Affixes are normally added to the start or end of a word, where they’re called prefixes and suffixes, respectively. But sometimes they appear in the middle, as infixes...More at the link, and further discussion at another post there:
Infixation in English is often jocular or playful, as in “Homer-ic” edumacation, or Ned-Flandersy scrum-diddly-umptious, where diddly is infixed and um is reduplicated...
Another familiar form of infixation is expletive infixation, as in absofuckinglutely, where the infix serves to intensify the expression. Less rude is absobloodylutely, and milder still but retaining the structure is absoposilutely, which borrows posi from positively.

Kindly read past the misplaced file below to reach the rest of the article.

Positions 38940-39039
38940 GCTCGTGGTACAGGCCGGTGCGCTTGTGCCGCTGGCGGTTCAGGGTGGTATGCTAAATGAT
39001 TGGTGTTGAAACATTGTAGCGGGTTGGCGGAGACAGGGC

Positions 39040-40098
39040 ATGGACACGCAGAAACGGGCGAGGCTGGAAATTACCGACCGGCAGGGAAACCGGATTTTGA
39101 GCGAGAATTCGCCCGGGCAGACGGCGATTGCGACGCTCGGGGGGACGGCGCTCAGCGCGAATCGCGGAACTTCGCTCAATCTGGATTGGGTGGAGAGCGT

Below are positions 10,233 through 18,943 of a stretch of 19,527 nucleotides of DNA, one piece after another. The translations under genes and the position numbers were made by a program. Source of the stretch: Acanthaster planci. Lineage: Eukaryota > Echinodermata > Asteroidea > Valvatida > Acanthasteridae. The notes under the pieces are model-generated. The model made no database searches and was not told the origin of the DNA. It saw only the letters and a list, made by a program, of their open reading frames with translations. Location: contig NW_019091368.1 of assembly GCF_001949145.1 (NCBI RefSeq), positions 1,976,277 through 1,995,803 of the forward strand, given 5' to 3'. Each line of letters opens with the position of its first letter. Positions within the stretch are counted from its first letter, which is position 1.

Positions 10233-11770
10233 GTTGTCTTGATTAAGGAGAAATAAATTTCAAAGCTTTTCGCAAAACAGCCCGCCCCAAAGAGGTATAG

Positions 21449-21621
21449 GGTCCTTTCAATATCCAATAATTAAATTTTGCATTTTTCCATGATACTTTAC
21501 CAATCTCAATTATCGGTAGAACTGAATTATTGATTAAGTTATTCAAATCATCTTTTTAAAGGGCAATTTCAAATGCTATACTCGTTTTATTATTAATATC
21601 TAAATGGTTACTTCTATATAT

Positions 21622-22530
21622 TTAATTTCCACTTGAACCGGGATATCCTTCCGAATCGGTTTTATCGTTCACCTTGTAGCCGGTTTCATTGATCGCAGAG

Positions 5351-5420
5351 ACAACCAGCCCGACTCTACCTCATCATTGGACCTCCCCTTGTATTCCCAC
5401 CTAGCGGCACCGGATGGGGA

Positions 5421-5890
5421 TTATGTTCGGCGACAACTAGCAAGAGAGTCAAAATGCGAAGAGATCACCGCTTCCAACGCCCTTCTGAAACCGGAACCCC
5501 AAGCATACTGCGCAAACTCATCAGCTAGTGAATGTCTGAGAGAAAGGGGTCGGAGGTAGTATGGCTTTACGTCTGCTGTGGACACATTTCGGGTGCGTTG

Infixes range from the barely noticeable to the very obvious. They appear as internal plural markers (spoonsful), as vowel links between bases and adfixes (speedometer), and in chemical nomenclature (picoline → pipecoline). They show up more arrestingly as intensifying expletive infixes (kanga-bloody-roos, absoschmuckinglutely, fan-fucking-tastic); as intensifying family-friendly infixes (scrumdiddlyumptious); in hip-hop’s -iz- infix (shit → shiznit, syrup → sizzurp); and as markers of casual vagueness (whatchamacallit, thingamabob) or “ironic pseudo-sophistication” (edumacation, saxomaphone).You learn something every day.